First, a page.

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PLoS One. 2013 Dec 18;8(12):e82820. doi: 10.1371/journal.pone.0082820. eCollection 2013.

A subset of mouse colonic goblet cells expresses the bitter taste receptor Tas2r131.

Author information

1
German Institute of Human Nutrition Potsdam-Rehbruecke, Dept. Molecular Genetics, Nuthetal, Germany.
2
German Institute of Human Nutrition Potsdam-Rehbruecke, Dept. Molecular Genetics, Nuthetal, Germany ; University of Saarland, School of Medicine, Department of Pharmacology and Toxicology, Homburg, Germany.
3
University of Saarland, School of Medicine, Department of Pharmacology and Toxicology, Homburg, Germany.

Abstract

The concept that gut nutrient sensing involves taste receptors has been fueled by recent reports associating the expression of taste receptors and taste-associated signaling molecules in the gut and in gut-derived cell lines with physiological responses induced by known taste stimuli. However, for bitter taste receptors (Tas2rs), direct evidence for their functional role in gut physiology is scarce and their cellular expression pattern remained unknown. We therefore investigated Tas2r expression in mice. RT-PCR experiments assessed the presence of mRNA for Tas2rs and taste signaling molecules in the gut. A gene-targeted mouse strain was established to visualize and identify cell types expressing the bitter receptor Tas2r131. Messenger RNA for various Tas2rs and taste signaling molecules were detected by RT-PCR in the gut. Using our knock-in mouse strain we demonstrate that a subset of colonic goblet cells express Tas2r131. Cells that express this receptor are absent in the upper gut and do not correspond to enteroendocrine and brush cells. Expression in colonic goblet cells is consistent with a role of Tas2rs in defense mechanisms against potentially harmful xenobiotics.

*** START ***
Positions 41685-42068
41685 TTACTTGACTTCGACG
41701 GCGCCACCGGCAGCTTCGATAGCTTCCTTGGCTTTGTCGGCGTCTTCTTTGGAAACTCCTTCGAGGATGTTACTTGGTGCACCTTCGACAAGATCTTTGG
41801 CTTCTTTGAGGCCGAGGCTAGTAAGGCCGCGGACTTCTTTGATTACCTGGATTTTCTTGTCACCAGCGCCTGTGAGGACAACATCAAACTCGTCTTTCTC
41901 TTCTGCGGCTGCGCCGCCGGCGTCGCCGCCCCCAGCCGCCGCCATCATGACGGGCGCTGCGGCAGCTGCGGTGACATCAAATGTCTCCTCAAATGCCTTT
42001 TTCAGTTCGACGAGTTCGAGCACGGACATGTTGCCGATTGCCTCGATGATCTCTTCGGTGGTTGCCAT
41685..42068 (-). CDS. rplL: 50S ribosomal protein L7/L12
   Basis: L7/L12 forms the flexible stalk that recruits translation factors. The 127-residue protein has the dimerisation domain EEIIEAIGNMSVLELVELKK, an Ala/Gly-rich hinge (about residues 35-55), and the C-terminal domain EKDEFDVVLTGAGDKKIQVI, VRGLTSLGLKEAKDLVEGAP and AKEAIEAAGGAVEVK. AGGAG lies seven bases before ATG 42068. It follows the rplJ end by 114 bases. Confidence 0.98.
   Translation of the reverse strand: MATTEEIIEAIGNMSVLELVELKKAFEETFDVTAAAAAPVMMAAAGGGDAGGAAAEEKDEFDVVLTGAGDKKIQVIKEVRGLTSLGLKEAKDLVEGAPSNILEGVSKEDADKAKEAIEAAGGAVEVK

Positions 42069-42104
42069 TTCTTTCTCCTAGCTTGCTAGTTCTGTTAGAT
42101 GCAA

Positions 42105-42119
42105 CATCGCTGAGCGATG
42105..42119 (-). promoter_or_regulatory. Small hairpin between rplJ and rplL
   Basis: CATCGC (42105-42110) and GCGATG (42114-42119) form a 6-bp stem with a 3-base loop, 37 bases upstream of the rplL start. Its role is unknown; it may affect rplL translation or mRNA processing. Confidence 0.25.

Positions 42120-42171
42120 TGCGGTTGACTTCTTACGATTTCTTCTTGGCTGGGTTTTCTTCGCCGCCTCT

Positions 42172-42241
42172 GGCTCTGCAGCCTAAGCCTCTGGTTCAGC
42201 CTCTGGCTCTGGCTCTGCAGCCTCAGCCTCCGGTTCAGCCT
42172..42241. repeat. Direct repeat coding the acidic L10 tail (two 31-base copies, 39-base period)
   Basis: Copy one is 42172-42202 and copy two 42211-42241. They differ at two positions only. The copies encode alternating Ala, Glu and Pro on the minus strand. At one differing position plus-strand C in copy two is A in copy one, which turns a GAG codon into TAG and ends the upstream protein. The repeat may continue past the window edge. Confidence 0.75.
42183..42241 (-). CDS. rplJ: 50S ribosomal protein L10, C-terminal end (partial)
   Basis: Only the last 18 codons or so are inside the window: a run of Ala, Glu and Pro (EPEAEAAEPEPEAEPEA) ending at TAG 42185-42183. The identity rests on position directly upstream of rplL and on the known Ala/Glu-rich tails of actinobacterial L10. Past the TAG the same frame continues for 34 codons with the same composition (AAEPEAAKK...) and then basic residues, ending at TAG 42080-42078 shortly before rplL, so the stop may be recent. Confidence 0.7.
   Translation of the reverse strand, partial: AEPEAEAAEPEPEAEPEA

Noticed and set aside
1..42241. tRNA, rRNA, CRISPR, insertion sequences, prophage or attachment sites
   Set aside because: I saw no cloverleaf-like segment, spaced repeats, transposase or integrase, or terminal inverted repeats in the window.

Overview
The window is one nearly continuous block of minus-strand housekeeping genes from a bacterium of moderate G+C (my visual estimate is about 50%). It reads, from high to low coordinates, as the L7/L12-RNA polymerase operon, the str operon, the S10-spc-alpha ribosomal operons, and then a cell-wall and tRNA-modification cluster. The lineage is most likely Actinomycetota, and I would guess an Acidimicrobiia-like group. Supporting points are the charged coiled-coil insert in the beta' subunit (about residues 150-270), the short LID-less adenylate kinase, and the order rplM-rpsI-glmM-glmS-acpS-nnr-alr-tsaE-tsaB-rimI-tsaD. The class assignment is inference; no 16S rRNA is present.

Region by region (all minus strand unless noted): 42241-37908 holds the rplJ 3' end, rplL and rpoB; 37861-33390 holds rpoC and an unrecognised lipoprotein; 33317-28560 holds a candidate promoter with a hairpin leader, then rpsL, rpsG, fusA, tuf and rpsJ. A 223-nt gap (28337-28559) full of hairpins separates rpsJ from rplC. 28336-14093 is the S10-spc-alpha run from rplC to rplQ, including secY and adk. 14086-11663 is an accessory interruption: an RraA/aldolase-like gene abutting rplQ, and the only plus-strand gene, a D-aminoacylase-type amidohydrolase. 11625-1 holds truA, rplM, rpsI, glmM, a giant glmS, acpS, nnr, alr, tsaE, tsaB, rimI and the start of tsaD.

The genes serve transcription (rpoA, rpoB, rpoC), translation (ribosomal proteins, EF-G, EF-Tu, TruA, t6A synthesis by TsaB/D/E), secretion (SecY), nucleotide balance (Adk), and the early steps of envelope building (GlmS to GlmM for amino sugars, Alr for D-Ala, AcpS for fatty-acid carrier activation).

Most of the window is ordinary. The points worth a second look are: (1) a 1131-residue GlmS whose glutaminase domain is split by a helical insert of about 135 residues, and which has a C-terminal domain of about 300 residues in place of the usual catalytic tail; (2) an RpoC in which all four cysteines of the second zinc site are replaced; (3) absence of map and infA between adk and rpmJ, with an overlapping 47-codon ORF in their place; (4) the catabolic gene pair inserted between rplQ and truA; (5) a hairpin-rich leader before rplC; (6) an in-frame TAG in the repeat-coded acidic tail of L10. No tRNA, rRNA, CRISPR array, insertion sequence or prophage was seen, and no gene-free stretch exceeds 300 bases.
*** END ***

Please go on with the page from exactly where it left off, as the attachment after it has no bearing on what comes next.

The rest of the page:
PMID:
24367558
PMCID:
PMC3867391
DOI:
10.1371/journal.pone.0082820
[Indexed for MEDLINE]
Free PMC Article
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